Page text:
I have to admit that I am an artist first and a bowyer second. Yes, making bows is an opportunity to unleash my inner mad scientist, but it is also a chance to express my artistic ability. Whenever anyone asks me what I do, these days I just say “I am an artist” or “I am a designer.” Most people understand what that means. I’m wired as an artist and so I see the world through an artist’s eye, always searching for beauty, unity, and an attractive and satisfying solution.
I think everyone knows at least one artist…that eccentric aunt or uncle who paints, Continue reading
When I first started making bows, the best instructions that I could find said to use a “6” rat tail file” for cutting in the string nocks at the limb tips. The 6″ file made a pretty wide string groove that had to also be pretty deep in order to keep the string from slipping out. I remember one time taking a new osage self bow I had just made to my family’s Thanksgiving dinner. My tall, younger brother pulled the bow back pretty far and the top string loop came right off of the bow, sending the bow flying across the room full of people, hitting a bookshelf with awesome force, and making a huge clattering noise. Continue reading
The grip on a longbow is usually smaller and more refined than the grip on a hunting recurve, a target recurve, or even a compound bow. Obviously, the most comfortable grip size is determined by the size of your bow hand and your personal preference for the way the grip feels. Plus, we all know that men, women, and children have different hand sizes. In this post I will describe the best ways to measure a grip and suggest some measurements for small, medium, and large grip sizes. Continue reading
Ken Rohloff is the founder of WhippenStick Custom Bows. Ken is a custom bowyer and creator of the bow he calls the “Whippen Stick” custom bow. I first met Ken at the Leatherwall traditional archery forum probably in the early 2000s when he posted a few longbow pics. Immediately, I noticed how his bows stood out from the rest, not just because of the beautiful wood choices, but because of their refined, balanced design features, and obvious superior craftsmanship he had used in their construction. I later got to know Ken better at the Pirates of Archery traditional archery forum where we both posted a lot and had a lot of interesting discussions about making bows. Continue reading
It might seem like there are a million different types of longbow grips/handles, but I think they can easily be classified in five categories of common styles: 1) straight or “Hill”-style, 2) dished, 3) humped, 4) locator, and 5) sculpted/recurve style. Although each has its own definitive shape, you can probably make about any longbow design with any of these grip styles depending on your preference. In this blog post, let’s look more closely at each of these styles.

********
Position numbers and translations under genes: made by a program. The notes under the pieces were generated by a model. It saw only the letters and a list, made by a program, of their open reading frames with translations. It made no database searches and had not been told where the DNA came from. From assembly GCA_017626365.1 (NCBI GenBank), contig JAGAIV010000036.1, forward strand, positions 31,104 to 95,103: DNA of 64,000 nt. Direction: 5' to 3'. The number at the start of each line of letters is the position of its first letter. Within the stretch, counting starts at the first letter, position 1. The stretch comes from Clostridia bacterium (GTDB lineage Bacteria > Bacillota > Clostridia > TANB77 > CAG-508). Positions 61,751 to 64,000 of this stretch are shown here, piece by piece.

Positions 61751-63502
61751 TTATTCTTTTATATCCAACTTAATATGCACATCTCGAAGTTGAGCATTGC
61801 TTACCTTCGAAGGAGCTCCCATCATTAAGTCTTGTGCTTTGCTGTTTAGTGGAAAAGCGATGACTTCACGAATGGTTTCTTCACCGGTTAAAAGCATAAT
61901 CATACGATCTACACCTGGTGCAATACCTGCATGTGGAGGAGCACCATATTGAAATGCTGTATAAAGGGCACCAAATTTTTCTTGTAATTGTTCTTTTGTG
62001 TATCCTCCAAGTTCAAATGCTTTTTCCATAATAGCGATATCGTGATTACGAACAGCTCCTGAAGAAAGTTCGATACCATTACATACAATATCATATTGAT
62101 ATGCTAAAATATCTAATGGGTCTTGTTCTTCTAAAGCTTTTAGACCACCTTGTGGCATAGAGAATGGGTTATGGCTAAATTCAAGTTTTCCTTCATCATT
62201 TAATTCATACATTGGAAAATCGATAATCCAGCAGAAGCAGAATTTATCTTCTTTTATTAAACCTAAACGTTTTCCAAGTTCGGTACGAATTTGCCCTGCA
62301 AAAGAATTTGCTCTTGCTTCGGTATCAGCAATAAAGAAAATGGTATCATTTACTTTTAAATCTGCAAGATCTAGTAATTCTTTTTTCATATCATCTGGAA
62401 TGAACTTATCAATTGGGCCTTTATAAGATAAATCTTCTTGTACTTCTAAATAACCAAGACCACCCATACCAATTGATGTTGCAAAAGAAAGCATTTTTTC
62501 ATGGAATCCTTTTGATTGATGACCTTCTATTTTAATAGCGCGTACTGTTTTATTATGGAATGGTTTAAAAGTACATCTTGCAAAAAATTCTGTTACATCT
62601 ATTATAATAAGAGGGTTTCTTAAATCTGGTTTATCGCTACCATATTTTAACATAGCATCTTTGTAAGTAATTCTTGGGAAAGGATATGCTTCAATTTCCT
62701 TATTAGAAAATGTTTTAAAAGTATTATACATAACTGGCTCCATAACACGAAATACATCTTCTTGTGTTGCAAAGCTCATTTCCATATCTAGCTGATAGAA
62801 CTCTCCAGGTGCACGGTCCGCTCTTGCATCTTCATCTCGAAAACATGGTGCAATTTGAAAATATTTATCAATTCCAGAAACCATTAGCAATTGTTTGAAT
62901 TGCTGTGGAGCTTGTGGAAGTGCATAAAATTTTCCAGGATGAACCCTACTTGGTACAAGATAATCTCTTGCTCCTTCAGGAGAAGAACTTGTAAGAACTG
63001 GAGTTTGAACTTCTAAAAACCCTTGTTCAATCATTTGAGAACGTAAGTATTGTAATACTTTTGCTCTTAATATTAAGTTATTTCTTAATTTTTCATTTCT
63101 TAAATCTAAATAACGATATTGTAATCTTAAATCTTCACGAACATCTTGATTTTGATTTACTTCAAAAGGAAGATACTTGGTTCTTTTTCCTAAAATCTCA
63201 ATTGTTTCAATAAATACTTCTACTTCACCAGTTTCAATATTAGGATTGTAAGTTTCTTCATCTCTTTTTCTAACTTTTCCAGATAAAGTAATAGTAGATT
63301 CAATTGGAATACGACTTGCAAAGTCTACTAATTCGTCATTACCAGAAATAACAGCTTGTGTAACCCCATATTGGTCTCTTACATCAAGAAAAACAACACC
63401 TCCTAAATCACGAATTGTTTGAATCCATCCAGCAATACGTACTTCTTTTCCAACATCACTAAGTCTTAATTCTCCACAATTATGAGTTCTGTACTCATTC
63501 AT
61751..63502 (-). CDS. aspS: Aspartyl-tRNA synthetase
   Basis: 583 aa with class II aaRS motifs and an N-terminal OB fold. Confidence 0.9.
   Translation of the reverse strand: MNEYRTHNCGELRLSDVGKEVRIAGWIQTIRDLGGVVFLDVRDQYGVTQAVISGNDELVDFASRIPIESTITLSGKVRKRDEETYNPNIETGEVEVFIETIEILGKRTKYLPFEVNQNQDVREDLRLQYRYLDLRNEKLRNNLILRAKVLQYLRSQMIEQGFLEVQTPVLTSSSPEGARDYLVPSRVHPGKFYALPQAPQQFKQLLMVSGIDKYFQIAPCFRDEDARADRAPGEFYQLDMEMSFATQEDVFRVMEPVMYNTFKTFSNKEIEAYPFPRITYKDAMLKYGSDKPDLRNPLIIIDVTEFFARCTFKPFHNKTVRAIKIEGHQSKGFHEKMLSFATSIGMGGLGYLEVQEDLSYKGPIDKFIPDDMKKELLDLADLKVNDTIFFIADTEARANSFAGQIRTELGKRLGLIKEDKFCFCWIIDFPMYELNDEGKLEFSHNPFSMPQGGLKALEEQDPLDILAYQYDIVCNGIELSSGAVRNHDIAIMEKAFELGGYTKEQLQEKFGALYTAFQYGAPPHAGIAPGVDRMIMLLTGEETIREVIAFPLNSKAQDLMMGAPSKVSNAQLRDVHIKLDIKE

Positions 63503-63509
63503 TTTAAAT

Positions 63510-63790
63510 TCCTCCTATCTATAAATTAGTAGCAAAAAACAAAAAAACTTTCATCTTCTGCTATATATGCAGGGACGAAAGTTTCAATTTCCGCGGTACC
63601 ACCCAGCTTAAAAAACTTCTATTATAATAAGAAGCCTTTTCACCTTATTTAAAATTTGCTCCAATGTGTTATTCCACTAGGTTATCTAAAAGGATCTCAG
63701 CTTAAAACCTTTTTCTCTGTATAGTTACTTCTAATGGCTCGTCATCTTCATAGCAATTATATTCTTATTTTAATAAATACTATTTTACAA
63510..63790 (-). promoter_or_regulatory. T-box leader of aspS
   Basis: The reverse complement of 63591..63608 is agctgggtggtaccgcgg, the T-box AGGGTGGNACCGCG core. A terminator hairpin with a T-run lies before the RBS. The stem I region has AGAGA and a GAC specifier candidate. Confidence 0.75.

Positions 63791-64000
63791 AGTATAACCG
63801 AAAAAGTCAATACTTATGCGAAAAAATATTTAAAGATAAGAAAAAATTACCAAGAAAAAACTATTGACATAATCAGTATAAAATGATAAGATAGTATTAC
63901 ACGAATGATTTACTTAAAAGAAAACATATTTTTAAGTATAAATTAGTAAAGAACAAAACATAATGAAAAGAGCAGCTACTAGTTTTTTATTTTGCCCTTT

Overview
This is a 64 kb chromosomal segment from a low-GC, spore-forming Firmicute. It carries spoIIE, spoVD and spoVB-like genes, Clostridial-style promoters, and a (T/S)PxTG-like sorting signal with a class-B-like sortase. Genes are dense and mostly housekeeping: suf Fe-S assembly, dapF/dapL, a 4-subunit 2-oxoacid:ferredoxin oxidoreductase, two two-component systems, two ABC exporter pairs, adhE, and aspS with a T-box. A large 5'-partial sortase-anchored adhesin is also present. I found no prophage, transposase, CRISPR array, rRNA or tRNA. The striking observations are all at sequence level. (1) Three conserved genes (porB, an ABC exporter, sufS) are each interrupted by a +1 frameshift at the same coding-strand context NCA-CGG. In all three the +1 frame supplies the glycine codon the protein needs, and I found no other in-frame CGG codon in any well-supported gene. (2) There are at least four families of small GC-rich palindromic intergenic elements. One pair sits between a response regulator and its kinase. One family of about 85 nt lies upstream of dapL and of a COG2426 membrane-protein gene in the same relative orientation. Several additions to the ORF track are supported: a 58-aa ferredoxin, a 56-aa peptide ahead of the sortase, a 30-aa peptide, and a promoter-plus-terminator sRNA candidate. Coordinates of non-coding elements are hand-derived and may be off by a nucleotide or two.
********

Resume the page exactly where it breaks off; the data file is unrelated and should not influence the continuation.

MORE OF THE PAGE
This is the first of what I hope will be a series of interviews with custom bowyers. There is so much to learn from these bowyers who work full time doing the craft. I hope you find this information useful in your bow making!
Bill Howland is the owner and bowyer of Brackenbury Custom Bows, Nine Mile Falls, Washington. He has owned and operated the company since August, 2001. The company was started by the late Jim Brackenbury who died in 1991. Bill continues the production of several Continue reading
Probably the best rasp in my tool box for making bows is the “Universal Bowyer’s Rasp,” also called the “UBR10,” designed and sold by Dean Torges. It is really useful for making all types of bows: recurves, longbows, and self bows, but it is especially good for self bows and wood-backed bows where you tiller the bow by rasping and shaving the belly.
I just want to say right away that I am not trying to be a salesman for this rasp. I don’t sell it on this site, nor do I get a commission for selling it, or referring people to buy it. I just like it…a lot…and that’s good enough for me. Continue reading
A straight Osage Orange log is like a log of gold to a selfbow bowyer. As you probably know, Osage trees don’t usually grow very straight, so finding a clean, straight one is a rare find. My friend Brent brought one over to my house this weekend for us to split into staves. It was about eight-to-10 inches in diameter at the base and almost perfectly straight! He cut it down on his farm in northern Boone County, Missouri, and he wants to make a bow out of it since it grew on his property. That’s pretty neat. If he doesn’t get one made, then hopefully I can make one for him. I hope to make one or two out of it, too. 😉 Continue reading
I have developed a little different theory about bow balance than what seems to be understood and taught in most archery books, articles, and what you read on most archery forums. Most people are just doing what they have been taught, what they have read, or what they have been told by others. Dean Torges’s article about dynamic balance really got me to thinking about this after reading his article that appeared in “The Bowyer’s Journal” magazine a couple of years ago… Continue reading